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A possible new pathway for treating epileptic seizures in patients with autism

Autism impacts about 2% of kids in the United States, and about 30% of those kids have seizures. Recent large-scale genetic research revealed that genetic variants in a sodium channel, known as voltage-gated sodium channel Nav1.2, is a number one reason for autism. Overactive sodium channels in the neuron trigger seizures. Doctors usually deal with seizures by giving the affected person a medicine meant to shut the sodium channels, decreasing the circulate of sodium via axons. For many patients such remedy works, however in some instances — as much as 20 or 30% — the remedy would not work. These kids have “loss-of-function” variants in Nav1.2, which is anticipated to scale back the sodium channel exercise as “anti-seizures.” Thus, how the deficiency in sodium channel Nav1.2 results in seizures is a serious thriller in the sphere that puzzles physicians and scientists.

Yang Yang, an assistant professor of medicinal chemistry and molecular pharmacology at Purdue University, and his group, together with first-author of the paper post-doctoral researcher Jingliang Zhang, tackled the difficulty. They found that in Nav1.2 poor neurons, the expressions of many potassium channels are surprisingly decreased. The Nav1.2 deficiency itself would not trigger seizures; the difficulty arises when the potassium channels over-compensate for the sodium channels’ deficiency by shutting down too many potassium channels, making the neuron hyperexcitable, which causes seizures. In such instances, treating the sodium channel clearly doesn’t work. Yang and his group counsel that creating medicines to open the potassium channels would assist management seizures in these patients. Notably, researchers from the University of California, San Francisco led by Kevin Bender’s analysis group made the same commentary independently. Yang and Bender’s papers have been printed back-to-back in the identical difficulty of Cell Reports.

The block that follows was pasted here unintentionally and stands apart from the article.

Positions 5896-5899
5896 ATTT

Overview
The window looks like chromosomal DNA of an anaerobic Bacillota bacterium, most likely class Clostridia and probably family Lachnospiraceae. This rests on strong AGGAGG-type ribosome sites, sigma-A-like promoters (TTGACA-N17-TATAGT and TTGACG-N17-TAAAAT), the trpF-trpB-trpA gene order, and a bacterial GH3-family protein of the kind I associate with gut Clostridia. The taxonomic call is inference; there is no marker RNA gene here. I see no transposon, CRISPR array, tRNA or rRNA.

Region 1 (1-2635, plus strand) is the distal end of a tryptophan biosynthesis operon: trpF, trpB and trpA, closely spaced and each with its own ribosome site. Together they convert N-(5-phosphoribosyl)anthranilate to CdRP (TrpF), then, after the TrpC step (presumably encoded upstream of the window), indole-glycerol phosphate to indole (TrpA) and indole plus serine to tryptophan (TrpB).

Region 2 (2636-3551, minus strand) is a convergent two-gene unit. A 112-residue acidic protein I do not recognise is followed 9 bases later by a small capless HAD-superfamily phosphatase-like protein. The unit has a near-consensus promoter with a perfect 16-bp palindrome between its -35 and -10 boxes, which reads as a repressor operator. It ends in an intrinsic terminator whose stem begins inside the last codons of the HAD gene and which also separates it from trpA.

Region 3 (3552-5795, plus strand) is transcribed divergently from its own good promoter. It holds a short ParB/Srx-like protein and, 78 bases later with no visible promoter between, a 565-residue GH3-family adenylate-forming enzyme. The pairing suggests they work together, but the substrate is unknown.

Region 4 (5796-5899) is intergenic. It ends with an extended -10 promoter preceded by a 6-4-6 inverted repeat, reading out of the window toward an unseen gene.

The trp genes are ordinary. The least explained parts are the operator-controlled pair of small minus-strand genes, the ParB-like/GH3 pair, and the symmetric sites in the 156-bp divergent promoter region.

“We’re looking at genetic makeup, so doctors can proscribe a drug and gene therapy based on genes identified — personalized medicines,” Yang stated. “Our research points toward a direction for future research, maybe future treatments. We are peacetime warriors, fighting humanity’s biggest enemy: disease. There are kids dying because of these conditions. Our goal is to help them, to help their parents and their families. This kind of basic research is a vital part of finding new drugs.”

Funding

This work is supported by the Showalter Research Trust and the Purdue Big Idea Challenge 2.0 on Autism (to Y.Y.). The analysis reported in this publication was additionally supported by the National Institute of Neurological Disorders and Stroke of the National Institutes of Health (R01NS117585 and R01NS123154 to Y.Y.). The authors gratefully acknowledge help from the FamilieSCN2A Foundation for Action Potential Grant help, and Purdue Institute for Drug Discovery and Purdue Institute for Integrative Neuroscience for extra funding help. This venture was supported in half by the Indiana Spinal Cord and Brain Injury Research Fund and the Indiana CTSI, funded in half by UL1TR002529 from the NIH. The Yang lab appreciates bioinformatics help from the Collaborative Core for Cancer Bioinformatics (C3B) of the IU Simon Comprehensive Cancer Center (P30CA082709), PCCR (P30CA023168) and the Walther Cancer Foundation.

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Materials supplied by Purdue University. Original written by Brittany Steff. Note: Content could also be edited for type and size.

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